Diet is a strange thing to talk about, at least in the general public. Everyone associates it with weight loss, but that is not what this is about. It’s about how we (Hosarunners) fuel our bodies to perform our best for the sport we love the most, endurance running.
Now, most runners fuel themselves on a high Carbohydrate diet, you would be hard pressed to find a handful of runners that are low Carbohydrate. When I say carbs I mean beer, bread, candy, potatoes, soda, pizza, sugar, sugar, sugar. Usually, on race night, they have a carb loading dinner. This said dinner usually consists of pasta, red meat sauce, and bread with cake for dessert. Josh and I may eat or drink some of these things on occasion, but we mainly fuel ourselves with whole foods, fat, tea, and coffee.
Almost two years ago we stumbled across The Primal Blueprint by Mark Sisson. We learned that if we became fat adapted instead of carb adapted we would have a less likely chance of bonking (super low energy) while running. Carb eaters (300+ grams a day) need to constantly eat carbs (gels, candy, bread, soda) to keep their energy up during a run. While fat eaters ( 100 or fewer grams of carbs a day) only need to eat carbs (nut butter, sweet potatoes) every 10-15 miles. Fat eaters will use their own body fat to fuel an endurance run.
If you take an average day of eating from Josh and I it would look something like this: Fat coffee (MCT oil, coconut oil, gelatin, cinnamon) in the morning. The coffee usually keeps me full for 3-4 hours. Lunchtime brings around a large salad or sauteed veggies with large amounts of salt and seasoning (I like my food to taste good when my tongue is involved). I usually eat fish for lunch so I’ll either use a larger portion (5-8 oz) of wild-caught salmon or tuna. My favorite dressing is lemon juice, salt, and olive oil. Tea is sometimes involved with lunch and sometimes not. Dinner is where I put most of my effort, we eat as a family with no electronics at the table. So more attention is paid to what everyone is putting in their mouth. Dinner is usually some kind of roasted veggie tossed in bacon grease, duck fat, or avocado oil, salted and seasoned. Then I make a deconstructed salad ( all the toppings on the side). The meat could be anything. I could make shredded, baked, pressure cooked, seared, BBQ’d meat. The possibilities are endless.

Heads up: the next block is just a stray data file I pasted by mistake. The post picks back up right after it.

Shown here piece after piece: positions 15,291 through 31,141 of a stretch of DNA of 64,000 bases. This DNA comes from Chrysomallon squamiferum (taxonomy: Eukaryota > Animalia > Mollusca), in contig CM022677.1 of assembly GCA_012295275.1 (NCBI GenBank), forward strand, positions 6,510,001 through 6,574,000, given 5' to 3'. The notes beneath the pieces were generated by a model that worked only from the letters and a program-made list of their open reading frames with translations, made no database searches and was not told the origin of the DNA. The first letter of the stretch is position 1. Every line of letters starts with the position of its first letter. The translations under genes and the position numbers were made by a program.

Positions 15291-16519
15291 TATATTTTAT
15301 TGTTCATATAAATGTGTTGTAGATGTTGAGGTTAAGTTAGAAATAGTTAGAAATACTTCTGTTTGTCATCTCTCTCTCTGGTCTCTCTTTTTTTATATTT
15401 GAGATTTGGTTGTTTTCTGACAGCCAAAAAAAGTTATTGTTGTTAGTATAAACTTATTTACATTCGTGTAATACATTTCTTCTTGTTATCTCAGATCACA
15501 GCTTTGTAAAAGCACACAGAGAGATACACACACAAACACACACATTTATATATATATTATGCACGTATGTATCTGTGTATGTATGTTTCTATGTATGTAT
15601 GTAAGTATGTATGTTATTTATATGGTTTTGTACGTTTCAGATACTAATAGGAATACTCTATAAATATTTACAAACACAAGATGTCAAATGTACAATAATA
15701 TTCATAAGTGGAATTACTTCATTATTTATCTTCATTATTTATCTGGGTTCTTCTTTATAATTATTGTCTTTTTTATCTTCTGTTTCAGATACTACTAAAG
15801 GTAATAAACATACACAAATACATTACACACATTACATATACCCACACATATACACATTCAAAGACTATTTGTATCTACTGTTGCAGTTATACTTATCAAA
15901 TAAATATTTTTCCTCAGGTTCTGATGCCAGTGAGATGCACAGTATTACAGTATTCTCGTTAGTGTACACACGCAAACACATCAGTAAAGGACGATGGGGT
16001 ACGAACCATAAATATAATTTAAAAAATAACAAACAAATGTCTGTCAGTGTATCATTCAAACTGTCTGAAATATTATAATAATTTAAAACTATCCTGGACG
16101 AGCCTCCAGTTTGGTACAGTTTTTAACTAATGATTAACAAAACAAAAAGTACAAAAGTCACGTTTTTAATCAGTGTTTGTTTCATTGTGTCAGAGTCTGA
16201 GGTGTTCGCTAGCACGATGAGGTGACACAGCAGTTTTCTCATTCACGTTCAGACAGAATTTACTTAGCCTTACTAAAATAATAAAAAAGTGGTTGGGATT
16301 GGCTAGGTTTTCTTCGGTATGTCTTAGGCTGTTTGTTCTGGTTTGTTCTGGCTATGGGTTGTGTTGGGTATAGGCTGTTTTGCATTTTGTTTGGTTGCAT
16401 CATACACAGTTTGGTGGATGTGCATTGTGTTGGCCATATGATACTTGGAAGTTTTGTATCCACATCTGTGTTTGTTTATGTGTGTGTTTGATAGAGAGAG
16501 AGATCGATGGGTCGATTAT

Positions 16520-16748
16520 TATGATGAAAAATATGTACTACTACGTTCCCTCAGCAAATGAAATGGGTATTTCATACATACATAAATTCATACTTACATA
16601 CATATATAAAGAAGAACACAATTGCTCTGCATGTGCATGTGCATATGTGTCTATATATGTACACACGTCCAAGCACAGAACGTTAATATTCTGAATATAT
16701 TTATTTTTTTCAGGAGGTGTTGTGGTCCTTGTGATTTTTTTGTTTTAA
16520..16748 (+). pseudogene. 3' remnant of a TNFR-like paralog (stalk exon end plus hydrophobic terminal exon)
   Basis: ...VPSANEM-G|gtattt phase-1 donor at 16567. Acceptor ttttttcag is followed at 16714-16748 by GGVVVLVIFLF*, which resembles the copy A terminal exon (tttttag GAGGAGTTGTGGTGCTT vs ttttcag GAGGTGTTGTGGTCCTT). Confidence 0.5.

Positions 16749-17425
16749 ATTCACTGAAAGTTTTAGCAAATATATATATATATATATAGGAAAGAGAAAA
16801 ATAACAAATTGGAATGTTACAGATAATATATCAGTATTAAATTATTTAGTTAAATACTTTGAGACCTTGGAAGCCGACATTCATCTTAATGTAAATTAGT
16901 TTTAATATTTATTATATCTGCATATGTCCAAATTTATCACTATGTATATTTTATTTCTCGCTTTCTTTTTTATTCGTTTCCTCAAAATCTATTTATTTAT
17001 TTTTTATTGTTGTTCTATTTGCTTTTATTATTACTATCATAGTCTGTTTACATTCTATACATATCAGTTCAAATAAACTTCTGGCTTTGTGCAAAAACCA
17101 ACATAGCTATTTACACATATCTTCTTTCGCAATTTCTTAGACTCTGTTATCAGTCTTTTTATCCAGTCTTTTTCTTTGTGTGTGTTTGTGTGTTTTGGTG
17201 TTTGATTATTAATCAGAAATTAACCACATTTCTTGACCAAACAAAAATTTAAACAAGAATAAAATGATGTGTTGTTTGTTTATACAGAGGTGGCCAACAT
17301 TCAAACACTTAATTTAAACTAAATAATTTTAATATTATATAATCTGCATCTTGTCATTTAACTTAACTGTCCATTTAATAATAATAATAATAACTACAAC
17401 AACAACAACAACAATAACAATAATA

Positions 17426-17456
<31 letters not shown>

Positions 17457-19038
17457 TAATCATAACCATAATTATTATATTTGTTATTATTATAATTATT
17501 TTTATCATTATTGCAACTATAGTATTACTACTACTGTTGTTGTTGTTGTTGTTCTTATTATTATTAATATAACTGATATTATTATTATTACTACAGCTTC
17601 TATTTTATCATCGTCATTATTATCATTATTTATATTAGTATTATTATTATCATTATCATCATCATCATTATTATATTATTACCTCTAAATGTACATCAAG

Now when Josh and I are doing training runs the nutrition is a bit different. I just use my favorite electrolyte drink (Ultima), and water. If the training run is over 12 miles I will take an individually packaged nut butter or a Muir Energy paste (whole food type of gel, made from sweet potatoes). I make sure to also take pink or Celtic salt with me. It helps with cramping and hydration.
When we are racing it’s similar to what we eat while training, but I eat a bit of the food the aid stations provide. I’ll mainly eat peanut m&ms and potato chips. I try and stay away from any of the soda or other candy.
Eating this way has helped me become a more energy stable runner. I’m not absolutely drained after a 50k. Don’t get me wrong, I’m tired, but I don’t feel like I’m going to fall over and go to sleep anymore. I can still go home and be a mom, that is my number one reason for all of this. If I can do the things that I enjoy and come home to be an active mom then I will.
It all comes down to eating a whole food diet and making food that I want to eat every day. I try and keep it fresh and tasty. I hate boring, blame food.